Meanwhile, local health departments in metro Detroit have identified thousands of infections and hundreds of deaths linked to senior living facilities.
In Macomb County, there are 74 care facilities that have had COVID-19 cases, 1,083 confirmed cases and 277 deaths as of Wednesday, a spokesman said. Those numbers include only residents, he said. Facilities include nursing homes, assisted living centers and senior living facilities. In Oakland County, as of Wednesday, there had been 1,661 reported positive cases among residents and 540 cases among staff at senior living facilities, which includes independent living, skilled care, nursing homes, rehabilitation centers, assisted living and memory care facilities, a county spokesman said. He said there have been 421 deaths linked to the facilities. In Wayne County, which does not include cases from Detroit, nearly 40% of all deaths in the county — 381 of 965 total deaths as of Saturday — had been nursing home residents. And 11% of the county's total cases — 936 out of 8,808 — have been identified as nursing home cases. In Detroit, as of May 8, more than 1,200 residents across the city's 26 nursing homes had tested positive for COVID-19, according to Detroit Health Department data. That could include individuals counted more than once after being transferred from one facility to another, a note on the publicly available data says. The data also shows 293 nursing home residents who tested positive have died.
In Detroit, the city tested all of the city's nursing home residents. Last week, Detroit’s Chief Public Health Officer Denise Fair said the city was shifting its focus to test thousands of senior citizens who live in apartment buildings. The city also plans to distributed masks, gloves and hand sanitizer to seniors living in these communities, she said.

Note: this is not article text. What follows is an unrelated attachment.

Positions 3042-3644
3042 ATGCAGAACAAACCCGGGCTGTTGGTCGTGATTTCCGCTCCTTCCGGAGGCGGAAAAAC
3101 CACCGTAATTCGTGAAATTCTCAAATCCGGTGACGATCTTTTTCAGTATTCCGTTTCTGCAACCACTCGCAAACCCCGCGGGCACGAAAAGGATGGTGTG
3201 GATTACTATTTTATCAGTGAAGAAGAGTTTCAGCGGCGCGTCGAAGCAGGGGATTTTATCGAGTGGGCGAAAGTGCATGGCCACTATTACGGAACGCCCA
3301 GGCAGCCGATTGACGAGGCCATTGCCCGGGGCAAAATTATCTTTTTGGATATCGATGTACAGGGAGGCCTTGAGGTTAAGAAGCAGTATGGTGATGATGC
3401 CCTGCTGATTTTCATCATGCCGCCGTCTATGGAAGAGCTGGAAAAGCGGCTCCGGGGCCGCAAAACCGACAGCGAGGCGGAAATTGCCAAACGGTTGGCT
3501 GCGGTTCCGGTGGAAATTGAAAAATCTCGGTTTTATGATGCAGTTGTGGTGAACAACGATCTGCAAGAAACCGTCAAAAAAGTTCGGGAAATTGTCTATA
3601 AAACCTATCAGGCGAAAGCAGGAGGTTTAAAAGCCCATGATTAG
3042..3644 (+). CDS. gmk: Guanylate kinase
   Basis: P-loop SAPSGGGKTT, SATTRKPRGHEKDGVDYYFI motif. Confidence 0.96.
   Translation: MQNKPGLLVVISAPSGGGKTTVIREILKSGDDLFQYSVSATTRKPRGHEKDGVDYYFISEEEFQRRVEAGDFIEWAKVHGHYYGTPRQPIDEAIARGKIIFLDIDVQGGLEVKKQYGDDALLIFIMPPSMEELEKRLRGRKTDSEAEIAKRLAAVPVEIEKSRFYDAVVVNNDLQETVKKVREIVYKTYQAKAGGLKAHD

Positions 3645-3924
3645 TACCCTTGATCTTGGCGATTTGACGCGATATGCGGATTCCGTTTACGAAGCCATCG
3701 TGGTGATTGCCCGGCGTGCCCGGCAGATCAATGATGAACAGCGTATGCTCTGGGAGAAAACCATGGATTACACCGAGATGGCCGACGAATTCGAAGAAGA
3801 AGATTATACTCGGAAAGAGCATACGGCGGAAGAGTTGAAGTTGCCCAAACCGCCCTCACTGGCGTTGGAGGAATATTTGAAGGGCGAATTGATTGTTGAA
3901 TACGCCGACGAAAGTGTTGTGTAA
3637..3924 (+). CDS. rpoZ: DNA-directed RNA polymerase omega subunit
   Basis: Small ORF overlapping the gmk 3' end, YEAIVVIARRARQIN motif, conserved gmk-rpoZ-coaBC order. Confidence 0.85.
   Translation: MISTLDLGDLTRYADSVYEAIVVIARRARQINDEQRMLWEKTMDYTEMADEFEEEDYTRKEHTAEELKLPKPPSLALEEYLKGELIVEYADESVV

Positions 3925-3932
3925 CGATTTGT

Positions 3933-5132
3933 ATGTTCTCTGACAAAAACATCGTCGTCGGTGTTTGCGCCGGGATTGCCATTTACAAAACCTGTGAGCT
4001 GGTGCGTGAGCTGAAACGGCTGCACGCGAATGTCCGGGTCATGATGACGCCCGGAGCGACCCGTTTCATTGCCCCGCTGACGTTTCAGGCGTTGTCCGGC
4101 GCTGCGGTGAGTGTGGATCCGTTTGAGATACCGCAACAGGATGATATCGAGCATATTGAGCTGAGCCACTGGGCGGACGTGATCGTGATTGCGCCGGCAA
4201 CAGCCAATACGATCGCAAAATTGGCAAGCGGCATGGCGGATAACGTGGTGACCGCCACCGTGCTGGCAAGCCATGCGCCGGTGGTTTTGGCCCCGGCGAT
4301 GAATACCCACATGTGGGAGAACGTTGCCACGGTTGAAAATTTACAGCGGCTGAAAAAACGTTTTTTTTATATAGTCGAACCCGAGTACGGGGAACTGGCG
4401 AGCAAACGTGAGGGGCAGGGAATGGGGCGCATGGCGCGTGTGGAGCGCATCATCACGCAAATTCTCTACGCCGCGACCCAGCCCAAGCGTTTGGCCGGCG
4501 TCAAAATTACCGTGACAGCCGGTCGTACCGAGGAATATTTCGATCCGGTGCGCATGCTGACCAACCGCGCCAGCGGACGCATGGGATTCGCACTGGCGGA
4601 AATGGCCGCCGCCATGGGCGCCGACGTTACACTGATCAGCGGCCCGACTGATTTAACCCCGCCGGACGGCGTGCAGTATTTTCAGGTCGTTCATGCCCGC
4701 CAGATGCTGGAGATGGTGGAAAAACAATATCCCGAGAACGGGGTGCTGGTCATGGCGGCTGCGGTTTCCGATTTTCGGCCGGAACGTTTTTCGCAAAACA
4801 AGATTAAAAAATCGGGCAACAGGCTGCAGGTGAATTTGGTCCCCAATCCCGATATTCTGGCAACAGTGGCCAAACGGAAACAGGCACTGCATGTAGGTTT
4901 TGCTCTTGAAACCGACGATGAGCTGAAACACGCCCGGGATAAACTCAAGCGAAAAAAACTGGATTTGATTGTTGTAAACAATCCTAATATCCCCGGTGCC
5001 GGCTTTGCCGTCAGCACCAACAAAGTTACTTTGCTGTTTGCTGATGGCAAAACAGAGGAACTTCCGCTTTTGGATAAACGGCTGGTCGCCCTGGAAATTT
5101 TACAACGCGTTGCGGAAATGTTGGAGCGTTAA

Carolyn Johnson, whose mother, Mildred Hill, died after testing positive for COVID-19, said she appreciated Detroit Mayor Mike Duggan publicly releasing cases and coronavirus-related deaths associated with each of the city’s nursing homes.
Hill's family had wondered how rampant the disease was at the nursing home where she had lived. They said she lived at Riverview Health and Rehab Center North in Detroit. After falling ill, she was rushed to Ascension St. John Hospital in late March and later diagnosed with coronavirus, her family said. Hill, who was 75, died April 7.
Hill's family wore masks and gloves to her funeral. No more than 10 people could be in the room at one time. Johnson, 51, of Eastpointe, said she couldn’t walk up to the casket or touch her mother’s body as she mourned because of precautions taken during the pandemic. She also couldn’t go to the cemetery where her mother was buried.
This past Mother’s Day was Johnson's first without her mom.
“It was a hard Mother’s Day,” she said.
Gov. Gretchen Whitmer last week extended an executive order aimed at protecting residents and staff at long-term care facilities. It says facilities are to report all presumed positive COVID-19 cases to the state health department, "with any additional data required under DHHS guidance."
The order is effective through Wednesday. Case data has not been reported by some facilities, according to the state's website. So far, no penalties have been imposed for non-reporting, Sutfin, the state health department spokeswoman, said.